Milwaukee Law enforcement and local governments are scrambling to shut down a shadow industry that has grown up around the booming cash-for-gold business nationwide: Thieves are snatching jewelry, then converting it into a quick payday at the shops.
Thousands of shops have opened to take advantage of high gold prices and hard economic times, and police in some cities have noticed an uptick in burglaries and thefts.
“Law enforcement is just swamped,” said Maureen Walter of the State Police in Maryland. “Business is booming. I guess that’s a good indication of how bad the economy is; for the most part these dealers are very, very busy.”
Concerned about a growing criminal trade, Milwaukee passed an ordinance this summer to help police spot stolen jewelry being sold before it was too late to recover. Other cities are rushing to take similar measures, finding that the usual methods for tracking stolen goods weren’t coping with the modern day gold rush.
Gold-buying businesses began proliferating when prices started rising in 2005, reaching more than $1,000 an ounce in 2009 and around $1,200 now. “Cash for Gold” billboards cropped up along highways, TV commercials urged watchers to mail in their gold for money and exchanges opened in unusual places like liquor stores and hair salons.
In Milwaukee alone, the number of businesses licensed to buy jewelry increased from 16 in 2007 to 59 last year. In Maryland, one of the states revising its enforcement, licensed vendors of precious metals more than doubled in the last two years to 545. The businesses included not only shops but gold-buying events at hotels or Tupperware-like parties in homes.
Local authorities couldn’t keep track of all the precious metals changing hands, and discovered that not all the sellers were people with jewelry they no longer wanted.
Police here said they caught several thieves and drug addicts who confirmed they were stealing jewelry to sell to the shops. No comprehensive statistics on gold or jewelry thefts nationwide are available, but burglaries increased about 4 percent overall in Milwaukee from 2007 to 2009, while all other crimes decreased — a pattern investigators linked in part to stolen gold.
Investigations last year at six shops found $75,000 in stolen jewelry and led to the clearing of 16 burglaries, said Milwaukee police officer Glenn Podlesnik. The city fined the shops about $64,000 for failing to keep required records on sales.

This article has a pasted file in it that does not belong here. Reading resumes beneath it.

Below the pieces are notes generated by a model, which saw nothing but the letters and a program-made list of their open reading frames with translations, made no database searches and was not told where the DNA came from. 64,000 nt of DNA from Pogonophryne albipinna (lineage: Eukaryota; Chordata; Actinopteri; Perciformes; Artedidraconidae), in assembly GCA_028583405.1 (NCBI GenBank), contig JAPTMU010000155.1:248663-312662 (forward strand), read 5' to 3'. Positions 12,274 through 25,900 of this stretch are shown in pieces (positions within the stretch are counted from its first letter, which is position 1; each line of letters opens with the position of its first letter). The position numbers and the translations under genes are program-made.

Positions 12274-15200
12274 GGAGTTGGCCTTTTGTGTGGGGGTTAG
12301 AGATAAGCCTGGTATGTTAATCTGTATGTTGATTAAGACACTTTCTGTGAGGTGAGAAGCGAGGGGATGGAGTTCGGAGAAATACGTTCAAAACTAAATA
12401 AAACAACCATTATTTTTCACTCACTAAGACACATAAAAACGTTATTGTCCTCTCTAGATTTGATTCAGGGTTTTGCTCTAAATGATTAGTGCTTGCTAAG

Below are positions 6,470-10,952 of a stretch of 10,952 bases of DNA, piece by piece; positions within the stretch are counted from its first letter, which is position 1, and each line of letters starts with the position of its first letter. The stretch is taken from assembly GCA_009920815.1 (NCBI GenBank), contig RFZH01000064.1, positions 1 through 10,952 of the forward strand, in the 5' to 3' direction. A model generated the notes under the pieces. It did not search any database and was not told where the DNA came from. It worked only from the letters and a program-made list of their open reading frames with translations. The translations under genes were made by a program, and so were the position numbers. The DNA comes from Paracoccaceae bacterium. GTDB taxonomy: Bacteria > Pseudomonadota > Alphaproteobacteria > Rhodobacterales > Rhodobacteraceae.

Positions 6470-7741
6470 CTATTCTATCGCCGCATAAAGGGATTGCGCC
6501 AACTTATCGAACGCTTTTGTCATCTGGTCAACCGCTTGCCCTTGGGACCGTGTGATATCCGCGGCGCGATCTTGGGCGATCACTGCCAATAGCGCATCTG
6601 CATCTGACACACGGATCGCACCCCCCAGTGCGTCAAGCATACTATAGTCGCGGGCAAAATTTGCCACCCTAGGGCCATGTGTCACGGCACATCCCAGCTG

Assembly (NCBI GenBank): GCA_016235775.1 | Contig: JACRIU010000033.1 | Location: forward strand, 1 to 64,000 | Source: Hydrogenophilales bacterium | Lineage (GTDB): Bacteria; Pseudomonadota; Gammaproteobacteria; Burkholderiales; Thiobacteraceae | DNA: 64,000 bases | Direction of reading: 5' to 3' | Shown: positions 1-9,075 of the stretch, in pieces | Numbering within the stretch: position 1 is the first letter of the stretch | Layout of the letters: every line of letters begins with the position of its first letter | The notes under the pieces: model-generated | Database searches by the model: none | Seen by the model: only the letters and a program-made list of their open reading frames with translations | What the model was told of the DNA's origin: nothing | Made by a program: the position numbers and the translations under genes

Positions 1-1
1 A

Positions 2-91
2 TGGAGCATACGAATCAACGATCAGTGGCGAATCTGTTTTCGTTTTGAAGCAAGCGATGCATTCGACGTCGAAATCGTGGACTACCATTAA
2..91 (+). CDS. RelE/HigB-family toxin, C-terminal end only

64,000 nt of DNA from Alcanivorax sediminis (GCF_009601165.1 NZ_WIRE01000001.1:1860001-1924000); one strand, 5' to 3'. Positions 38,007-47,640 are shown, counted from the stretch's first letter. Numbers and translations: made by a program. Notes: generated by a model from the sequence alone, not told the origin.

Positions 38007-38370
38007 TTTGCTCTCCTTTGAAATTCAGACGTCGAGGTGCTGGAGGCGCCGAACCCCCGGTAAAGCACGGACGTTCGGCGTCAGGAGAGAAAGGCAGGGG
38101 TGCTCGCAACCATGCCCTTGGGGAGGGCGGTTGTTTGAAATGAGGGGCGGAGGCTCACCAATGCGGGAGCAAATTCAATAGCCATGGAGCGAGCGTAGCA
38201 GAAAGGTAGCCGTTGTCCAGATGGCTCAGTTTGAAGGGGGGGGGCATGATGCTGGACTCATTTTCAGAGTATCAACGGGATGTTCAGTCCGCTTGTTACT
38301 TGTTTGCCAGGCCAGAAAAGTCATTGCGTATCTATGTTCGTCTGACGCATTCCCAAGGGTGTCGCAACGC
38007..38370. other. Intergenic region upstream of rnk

Police in Georgia and North Carolina recently broke up a large burglary ring that was targeting gold and jewelry, said Mac Abercrombie, a detective in Douglasville, Ga. Six suspects were arrested in Georgia and at least 30 other persons are suspected of involvement.
In Anne Arundel County, Md., east of Washington, D.C., arrests for stolen goods sales at gold shops and pawn shops rose 200 percent from 2007 to 2008.
Authorities say the gold sales overwhelmed anti-crime recordkeeping requirements that were designed for pawn shops. Clerks were required to record information about the sellers and items sold but it often wasn’t entered into a law enforcement database for weeks. Even when there was a required holding period for items bought, the jewelry often had been resold or melted down to make new precious objects before police caught up.
Gold shop owners insist they are merely providing a legitimate service for customers in hard times, and shouldn’t be blamed for the crimes.
“We opened the store, and we had two people sitting outside, ‘Oh, we want to sell some gold,’” said Firdous Chandani, owner of Reflections Jewelry in Milwaukee. He said his shop has been buying about 350 grams of gold a day from people eager to take advantage of the high prices.
In July, the Milwaukee Common Council voted to require all gold-buying shops to electronically submit the seller’s name and photo to police, along with a photo of the items sold. Last fall, Maryland passed a similar measure and on Oct. 1 will require buyers to have a fixed location. Last year, Florida started requiring mail-in gold-buying companies to put sales information on a database accessible to law enforcement.